Oral Transmission of Literacy - Martha MacDonald

Part of:
5:15 PM, Friday 4 Oct 2019 (30 minutes)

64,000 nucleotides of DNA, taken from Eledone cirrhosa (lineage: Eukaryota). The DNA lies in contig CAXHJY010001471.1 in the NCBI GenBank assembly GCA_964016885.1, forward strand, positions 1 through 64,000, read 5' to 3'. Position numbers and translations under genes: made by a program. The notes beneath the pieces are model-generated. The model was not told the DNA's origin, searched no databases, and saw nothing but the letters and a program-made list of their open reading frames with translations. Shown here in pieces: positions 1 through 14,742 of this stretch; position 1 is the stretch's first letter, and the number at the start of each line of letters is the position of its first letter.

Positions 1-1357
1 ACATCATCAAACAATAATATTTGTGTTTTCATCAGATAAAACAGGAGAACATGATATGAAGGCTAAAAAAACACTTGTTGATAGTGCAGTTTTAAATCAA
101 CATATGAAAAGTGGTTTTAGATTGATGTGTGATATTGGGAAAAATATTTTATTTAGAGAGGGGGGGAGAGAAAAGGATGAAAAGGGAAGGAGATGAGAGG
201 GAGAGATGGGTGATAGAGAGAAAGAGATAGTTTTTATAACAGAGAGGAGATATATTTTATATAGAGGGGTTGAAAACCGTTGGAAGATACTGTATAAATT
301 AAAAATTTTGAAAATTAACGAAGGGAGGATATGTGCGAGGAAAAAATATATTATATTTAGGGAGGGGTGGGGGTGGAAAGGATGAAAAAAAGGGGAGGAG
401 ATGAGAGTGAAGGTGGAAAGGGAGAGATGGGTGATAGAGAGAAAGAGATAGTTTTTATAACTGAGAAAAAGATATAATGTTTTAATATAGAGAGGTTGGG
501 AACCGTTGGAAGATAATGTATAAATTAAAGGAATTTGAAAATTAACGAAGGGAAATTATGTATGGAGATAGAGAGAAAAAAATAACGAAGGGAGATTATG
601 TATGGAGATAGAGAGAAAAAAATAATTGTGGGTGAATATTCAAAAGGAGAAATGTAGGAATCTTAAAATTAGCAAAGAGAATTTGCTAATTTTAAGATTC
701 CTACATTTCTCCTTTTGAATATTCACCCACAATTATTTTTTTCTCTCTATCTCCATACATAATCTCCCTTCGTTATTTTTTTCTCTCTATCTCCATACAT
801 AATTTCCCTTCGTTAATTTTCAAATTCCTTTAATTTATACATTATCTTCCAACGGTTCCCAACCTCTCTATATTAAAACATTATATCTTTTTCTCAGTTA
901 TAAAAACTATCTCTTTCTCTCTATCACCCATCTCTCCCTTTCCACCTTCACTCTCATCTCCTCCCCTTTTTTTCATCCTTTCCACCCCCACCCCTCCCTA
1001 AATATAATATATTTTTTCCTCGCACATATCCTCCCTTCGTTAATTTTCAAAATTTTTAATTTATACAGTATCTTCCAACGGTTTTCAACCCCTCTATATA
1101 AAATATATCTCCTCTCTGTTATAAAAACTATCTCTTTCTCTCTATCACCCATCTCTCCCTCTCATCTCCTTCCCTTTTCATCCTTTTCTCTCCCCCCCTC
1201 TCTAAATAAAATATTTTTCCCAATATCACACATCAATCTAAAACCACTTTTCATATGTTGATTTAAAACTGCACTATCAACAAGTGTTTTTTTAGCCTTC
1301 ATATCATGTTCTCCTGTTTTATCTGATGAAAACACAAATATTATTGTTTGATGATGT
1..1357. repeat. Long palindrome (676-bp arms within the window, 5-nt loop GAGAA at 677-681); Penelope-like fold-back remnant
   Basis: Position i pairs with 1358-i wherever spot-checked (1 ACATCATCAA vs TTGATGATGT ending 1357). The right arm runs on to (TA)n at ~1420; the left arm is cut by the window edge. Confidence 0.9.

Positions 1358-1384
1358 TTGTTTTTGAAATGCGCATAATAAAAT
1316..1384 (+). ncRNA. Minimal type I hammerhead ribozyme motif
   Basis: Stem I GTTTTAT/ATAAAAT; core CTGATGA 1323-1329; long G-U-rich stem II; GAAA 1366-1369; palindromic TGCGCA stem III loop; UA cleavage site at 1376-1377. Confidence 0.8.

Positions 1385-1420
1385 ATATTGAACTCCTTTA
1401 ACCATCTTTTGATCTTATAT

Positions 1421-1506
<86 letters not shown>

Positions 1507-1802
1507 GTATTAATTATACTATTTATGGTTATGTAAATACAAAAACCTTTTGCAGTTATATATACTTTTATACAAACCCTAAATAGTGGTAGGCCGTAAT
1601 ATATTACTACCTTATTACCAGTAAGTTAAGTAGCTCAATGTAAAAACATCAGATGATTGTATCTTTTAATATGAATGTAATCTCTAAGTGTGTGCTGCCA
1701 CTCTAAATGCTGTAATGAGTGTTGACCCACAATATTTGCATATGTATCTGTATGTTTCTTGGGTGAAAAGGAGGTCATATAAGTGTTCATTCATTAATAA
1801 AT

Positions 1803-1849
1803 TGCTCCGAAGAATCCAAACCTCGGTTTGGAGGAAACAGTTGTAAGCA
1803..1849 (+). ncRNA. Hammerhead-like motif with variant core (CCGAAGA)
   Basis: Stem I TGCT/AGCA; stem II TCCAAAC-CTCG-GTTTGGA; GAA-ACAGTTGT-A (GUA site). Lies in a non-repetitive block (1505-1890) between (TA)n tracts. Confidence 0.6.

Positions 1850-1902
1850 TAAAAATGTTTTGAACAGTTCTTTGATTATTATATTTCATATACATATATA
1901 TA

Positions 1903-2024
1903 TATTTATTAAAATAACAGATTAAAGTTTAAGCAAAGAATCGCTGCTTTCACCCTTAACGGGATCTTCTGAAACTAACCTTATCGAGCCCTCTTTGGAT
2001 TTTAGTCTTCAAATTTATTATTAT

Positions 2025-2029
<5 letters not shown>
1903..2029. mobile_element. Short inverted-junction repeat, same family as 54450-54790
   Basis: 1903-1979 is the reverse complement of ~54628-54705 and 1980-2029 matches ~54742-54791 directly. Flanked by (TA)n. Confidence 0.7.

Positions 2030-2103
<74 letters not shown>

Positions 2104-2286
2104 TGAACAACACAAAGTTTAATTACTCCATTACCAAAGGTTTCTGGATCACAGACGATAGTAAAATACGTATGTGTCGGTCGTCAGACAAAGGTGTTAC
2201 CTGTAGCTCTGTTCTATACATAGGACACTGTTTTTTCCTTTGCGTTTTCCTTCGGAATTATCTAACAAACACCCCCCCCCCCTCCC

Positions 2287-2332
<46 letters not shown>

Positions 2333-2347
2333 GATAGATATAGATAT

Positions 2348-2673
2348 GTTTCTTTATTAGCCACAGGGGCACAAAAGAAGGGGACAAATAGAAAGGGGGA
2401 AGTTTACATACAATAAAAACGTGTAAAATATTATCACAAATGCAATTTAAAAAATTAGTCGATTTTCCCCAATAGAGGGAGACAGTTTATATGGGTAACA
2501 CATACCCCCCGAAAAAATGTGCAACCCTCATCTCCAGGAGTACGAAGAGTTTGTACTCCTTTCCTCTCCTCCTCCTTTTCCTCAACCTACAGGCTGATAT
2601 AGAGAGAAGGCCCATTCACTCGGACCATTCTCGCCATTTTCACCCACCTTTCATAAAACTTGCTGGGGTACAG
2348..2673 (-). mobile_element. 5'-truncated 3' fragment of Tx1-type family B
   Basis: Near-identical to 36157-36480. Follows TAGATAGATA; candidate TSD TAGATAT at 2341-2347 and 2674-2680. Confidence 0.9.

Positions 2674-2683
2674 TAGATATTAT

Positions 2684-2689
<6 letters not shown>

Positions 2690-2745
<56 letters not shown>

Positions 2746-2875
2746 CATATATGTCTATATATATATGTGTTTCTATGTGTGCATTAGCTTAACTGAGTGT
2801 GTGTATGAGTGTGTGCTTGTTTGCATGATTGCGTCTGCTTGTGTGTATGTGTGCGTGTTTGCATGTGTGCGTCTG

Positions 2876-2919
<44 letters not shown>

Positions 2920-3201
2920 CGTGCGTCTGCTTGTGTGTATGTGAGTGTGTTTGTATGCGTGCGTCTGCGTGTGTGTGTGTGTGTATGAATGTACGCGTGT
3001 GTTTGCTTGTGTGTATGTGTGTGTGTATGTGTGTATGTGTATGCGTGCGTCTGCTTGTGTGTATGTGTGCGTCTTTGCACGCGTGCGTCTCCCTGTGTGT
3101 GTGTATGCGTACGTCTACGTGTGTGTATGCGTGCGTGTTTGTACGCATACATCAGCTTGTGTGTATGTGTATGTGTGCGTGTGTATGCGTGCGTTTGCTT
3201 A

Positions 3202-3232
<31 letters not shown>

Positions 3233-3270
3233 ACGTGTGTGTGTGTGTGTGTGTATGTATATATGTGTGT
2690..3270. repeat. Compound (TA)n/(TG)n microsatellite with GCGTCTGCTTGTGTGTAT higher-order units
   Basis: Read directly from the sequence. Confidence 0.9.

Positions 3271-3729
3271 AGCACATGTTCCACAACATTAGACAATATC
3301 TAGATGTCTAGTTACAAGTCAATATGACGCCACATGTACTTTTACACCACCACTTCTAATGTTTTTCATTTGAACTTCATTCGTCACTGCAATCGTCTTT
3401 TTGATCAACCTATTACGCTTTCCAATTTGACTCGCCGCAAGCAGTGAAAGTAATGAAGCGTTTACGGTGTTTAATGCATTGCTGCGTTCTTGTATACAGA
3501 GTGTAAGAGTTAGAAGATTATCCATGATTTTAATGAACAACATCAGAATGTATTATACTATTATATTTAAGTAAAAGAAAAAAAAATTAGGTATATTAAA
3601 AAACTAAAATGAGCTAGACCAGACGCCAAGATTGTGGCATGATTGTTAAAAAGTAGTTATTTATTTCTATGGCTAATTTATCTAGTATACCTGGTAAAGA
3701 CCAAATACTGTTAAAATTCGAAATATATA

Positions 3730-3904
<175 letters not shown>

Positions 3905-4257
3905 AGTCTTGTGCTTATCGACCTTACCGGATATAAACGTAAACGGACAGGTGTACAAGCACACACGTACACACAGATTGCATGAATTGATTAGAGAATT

Literacy was introduced and indeed imposed by the Moravians when they arrived and set up schools in the eighteenth century. Literacy evolved and was dedicated to new uses by the Inuit, and became a form of both social and cultural capital. In the 20th century, experiences of literacy were varied as English became the language of instruction after Confederation, but the narratives of Inuit show that people continued to use Inuktitut literacy outside the classroom and that the value placed on the acquisition and deployment of that skill remained. The informal transmission of reading and writing by the Inuit which began at seasonal fishing camps and in communities outside the Moravian territories continued in families where no schooling was available, such as those living in Nutak and Voisey’s Bay. In addition, once Inuktitut instruction was no longer available in schools, literacy in that language was passed on by neighbours and in the church context. Accounts in recorded interviews provide insight into the value placed on this skill and on the creative ways in which people used written materials to support their learning and in some cases their retention of Inuktitut.